.tl {
top: 0;
left: 0;
}
.tr {
top: 0;
right: 0;
background-position: 16px 0;
}
.bl {
bottom: 0;
left: 0;
background-position: 0 16px;
}
.br {
bottom: 0;
right: 0;
background-position: 16px 16px;
}

For IE7, Firefox, Opera and Safari, this will work absolutely fine without any problems but for IE6 there’s a slight problem where some of the corners are sitting just 1px out from where they should.

I’ve not encountered this problem before but have managed to correct this by providing absolute positioning just to IE6 which seems to fix the problem.

* html .tr {
right: -1px;
}
* html .bl {
bottom: -1px;
}
* html .br {
bottom: -1px;
right: -1px;
}

It’s only the bottom and right edges that seem to have the problem and there may be a better or easier fix than this one but it does seem to do the trick.

Since putting this tutorial together, I’ve spoken to Paul O’Brien and there doesn’t seem to be a simple fix for the problem (his explanation for this problem is available here: IE 1px discrepancy).

Summary

And that’s all there is to it. You can use any image of any size within your HTML and using this method, the images will always appear with rounded corners.

You may want to use a PNG image with transparency for smoother rounding and then use a PNG fix for IE6. I’ve opted not to for this tutorial just to keep things simple and will attempt to explain how the PNG fix works another time.

12 comments on “Adding Rounded Corners to Images Using CSS

  1. Jermayn Parker

    I wont comment on the cat images 😐

    I like it! Do you think there is a way to make the corner image to inherit the same colour as the background?

    I ask because while its cool if the background is white, it looks a bit weird if the background get changes to another colour. I realise that you only need to change one image BUT it would be nice to see it work!!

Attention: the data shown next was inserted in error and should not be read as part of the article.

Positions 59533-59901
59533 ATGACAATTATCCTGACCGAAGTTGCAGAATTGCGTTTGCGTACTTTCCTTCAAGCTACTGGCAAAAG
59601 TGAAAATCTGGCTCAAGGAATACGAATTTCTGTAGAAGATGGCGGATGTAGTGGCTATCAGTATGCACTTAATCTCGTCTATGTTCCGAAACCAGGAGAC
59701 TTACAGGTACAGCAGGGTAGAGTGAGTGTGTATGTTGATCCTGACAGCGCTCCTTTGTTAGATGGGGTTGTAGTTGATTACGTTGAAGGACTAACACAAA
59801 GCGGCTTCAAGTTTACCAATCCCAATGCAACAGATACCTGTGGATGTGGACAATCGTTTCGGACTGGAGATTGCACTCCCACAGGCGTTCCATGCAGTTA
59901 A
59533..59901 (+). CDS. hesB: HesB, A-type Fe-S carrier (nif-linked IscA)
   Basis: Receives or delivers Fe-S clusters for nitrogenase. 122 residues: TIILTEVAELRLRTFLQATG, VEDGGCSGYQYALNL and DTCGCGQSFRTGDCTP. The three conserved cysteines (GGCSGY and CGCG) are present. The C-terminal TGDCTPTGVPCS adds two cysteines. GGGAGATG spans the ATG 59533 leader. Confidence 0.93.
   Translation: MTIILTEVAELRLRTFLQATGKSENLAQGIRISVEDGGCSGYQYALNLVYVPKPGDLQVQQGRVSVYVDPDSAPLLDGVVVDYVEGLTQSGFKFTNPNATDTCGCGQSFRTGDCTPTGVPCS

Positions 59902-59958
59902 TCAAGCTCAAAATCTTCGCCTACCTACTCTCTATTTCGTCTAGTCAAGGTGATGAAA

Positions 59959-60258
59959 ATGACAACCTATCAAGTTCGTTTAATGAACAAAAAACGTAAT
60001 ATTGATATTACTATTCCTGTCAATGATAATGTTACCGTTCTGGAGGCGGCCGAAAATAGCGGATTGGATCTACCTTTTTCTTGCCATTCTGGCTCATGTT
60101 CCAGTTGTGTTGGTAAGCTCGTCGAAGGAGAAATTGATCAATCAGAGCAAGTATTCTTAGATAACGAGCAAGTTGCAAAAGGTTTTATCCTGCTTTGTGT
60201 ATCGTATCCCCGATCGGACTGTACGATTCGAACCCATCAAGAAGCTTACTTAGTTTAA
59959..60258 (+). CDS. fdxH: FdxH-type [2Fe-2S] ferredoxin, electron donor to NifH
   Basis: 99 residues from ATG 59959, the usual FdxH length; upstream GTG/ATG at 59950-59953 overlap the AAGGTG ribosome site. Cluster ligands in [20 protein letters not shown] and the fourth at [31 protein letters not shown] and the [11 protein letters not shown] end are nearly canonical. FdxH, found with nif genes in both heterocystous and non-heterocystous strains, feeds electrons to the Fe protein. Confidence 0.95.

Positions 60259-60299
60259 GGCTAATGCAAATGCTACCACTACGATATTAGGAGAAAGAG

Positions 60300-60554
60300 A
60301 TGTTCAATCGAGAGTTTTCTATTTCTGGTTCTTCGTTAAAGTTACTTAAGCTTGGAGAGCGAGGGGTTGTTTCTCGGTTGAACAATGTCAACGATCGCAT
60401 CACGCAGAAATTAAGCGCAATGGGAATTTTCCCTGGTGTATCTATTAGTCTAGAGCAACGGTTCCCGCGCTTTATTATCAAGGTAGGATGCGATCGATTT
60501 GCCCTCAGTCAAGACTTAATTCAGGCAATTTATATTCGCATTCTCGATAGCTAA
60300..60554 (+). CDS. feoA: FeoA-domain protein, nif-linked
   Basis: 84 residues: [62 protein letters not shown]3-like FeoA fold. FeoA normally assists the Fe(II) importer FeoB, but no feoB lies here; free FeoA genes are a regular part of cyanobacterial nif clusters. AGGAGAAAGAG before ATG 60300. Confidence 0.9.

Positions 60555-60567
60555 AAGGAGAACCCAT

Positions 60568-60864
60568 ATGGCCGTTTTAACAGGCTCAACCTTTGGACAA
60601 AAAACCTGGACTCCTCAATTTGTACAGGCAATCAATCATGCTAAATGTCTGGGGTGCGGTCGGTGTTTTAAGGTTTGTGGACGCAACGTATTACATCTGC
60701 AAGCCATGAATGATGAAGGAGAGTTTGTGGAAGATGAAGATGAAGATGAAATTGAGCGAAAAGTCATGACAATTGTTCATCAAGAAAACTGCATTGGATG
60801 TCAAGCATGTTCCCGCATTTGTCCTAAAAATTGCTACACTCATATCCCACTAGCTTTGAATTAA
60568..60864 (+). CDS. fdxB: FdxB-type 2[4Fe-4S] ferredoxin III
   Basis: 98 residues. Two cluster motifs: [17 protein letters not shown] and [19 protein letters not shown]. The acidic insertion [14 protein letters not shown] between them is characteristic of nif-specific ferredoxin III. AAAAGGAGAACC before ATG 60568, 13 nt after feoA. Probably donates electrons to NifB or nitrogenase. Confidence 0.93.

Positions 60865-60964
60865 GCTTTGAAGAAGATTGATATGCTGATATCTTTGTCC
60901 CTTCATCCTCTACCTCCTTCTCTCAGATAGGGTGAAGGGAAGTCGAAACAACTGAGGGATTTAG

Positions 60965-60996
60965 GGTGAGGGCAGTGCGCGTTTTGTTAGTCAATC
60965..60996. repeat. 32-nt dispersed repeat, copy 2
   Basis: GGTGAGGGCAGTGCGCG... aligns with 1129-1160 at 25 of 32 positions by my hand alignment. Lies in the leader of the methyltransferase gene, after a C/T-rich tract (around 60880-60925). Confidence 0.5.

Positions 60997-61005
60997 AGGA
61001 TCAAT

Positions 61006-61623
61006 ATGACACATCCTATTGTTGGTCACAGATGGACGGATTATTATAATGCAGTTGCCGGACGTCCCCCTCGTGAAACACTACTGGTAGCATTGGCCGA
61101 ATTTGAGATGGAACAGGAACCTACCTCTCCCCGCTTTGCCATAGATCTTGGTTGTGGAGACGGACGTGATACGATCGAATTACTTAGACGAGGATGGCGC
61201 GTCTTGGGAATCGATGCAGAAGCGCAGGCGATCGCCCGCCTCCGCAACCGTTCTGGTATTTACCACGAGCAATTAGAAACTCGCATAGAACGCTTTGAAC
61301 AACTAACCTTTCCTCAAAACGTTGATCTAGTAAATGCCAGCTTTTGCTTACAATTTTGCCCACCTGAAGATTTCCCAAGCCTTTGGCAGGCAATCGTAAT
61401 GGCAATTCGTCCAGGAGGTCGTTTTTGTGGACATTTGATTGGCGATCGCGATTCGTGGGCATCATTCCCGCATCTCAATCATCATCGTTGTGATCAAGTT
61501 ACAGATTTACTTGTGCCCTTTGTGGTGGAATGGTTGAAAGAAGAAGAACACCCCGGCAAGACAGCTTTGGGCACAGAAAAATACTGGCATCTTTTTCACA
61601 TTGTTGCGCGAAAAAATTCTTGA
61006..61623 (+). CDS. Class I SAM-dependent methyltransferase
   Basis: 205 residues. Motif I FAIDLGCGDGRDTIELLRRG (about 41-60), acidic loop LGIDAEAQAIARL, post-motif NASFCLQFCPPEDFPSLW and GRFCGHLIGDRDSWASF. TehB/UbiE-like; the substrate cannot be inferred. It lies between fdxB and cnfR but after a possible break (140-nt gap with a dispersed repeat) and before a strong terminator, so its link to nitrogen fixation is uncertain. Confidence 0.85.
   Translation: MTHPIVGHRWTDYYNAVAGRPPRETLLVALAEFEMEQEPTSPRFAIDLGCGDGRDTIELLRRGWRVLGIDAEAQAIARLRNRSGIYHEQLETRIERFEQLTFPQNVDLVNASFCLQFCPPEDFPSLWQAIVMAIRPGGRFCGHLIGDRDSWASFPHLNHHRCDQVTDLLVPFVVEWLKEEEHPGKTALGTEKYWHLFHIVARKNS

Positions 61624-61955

2. Dave Post author

    What’s wrong with the cat images? :o)

    I don’t think that would be possible with CSS alone unfortunately. You’d kind of need some clever logic in the image to say that you want one bit transparent and to show a solid colour but you want the other transparent bit to show the image which just isn’t possible.

    There may be a way with JavaScript but for the sake of just creating one extra image for each background colour you’re using, I’d probably tend to go down that route instead of using JavaScript which may not be available to everyone.

  3. Andrew

    That first tiny kitten I’ve seen too many times in “Save teh kittens from lipstick labs!!1” banners…

    Nice CSS trick, but I’m still hoping for a way to do this without presentational CSS. My first reaction would be to add the necessary HTML to class’d images using nonintrusive JS. But, like you said, that leaves everyone without JS out in the cold.

    The only real solution that comes to my mind in answer to Jermayn’s question would be to use a PHP page to fetch the image, make certain areas transparent, and output the result as either PNG of GIF. Of course, this would preclude the need for CSS tricks. And it would require recoding all your img tags to call the new “image page”, so it might not be all that practical.

    Good article at any rate 🙂

    Andrew

  4. Dave Post author

    Hi Andrew, Thanks for your comment.